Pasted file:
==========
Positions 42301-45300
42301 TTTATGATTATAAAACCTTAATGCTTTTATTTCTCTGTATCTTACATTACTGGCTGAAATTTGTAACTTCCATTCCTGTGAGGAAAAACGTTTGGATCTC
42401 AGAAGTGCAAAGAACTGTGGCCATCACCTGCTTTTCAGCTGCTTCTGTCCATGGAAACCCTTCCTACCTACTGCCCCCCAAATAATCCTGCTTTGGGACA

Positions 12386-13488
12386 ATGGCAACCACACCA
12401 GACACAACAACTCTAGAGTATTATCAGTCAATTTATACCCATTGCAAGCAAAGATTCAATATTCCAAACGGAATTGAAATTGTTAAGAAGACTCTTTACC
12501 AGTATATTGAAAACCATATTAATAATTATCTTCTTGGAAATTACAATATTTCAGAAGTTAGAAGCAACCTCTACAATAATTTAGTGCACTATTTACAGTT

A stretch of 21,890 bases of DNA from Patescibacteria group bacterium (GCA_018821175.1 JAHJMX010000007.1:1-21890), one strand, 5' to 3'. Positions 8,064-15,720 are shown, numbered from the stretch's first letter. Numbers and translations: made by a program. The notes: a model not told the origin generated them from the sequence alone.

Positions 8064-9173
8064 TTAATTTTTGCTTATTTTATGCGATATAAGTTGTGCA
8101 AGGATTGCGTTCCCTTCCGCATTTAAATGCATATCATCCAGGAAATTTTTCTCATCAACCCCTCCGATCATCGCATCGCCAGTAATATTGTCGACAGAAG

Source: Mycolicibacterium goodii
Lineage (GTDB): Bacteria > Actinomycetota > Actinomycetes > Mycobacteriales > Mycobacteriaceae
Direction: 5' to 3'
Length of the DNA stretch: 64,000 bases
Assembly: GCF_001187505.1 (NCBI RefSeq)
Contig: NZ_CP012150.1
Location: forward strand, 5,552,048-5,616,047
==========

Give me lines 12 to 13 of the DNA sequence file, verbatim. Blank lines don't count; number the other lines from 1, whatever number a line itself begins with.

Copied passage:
Source: Mycolicibacterium goodii
Lineage (GTDB): Bacteria > Actinomycetota > Actinomycetes > Mycobacteriales > Mycobacteriaceae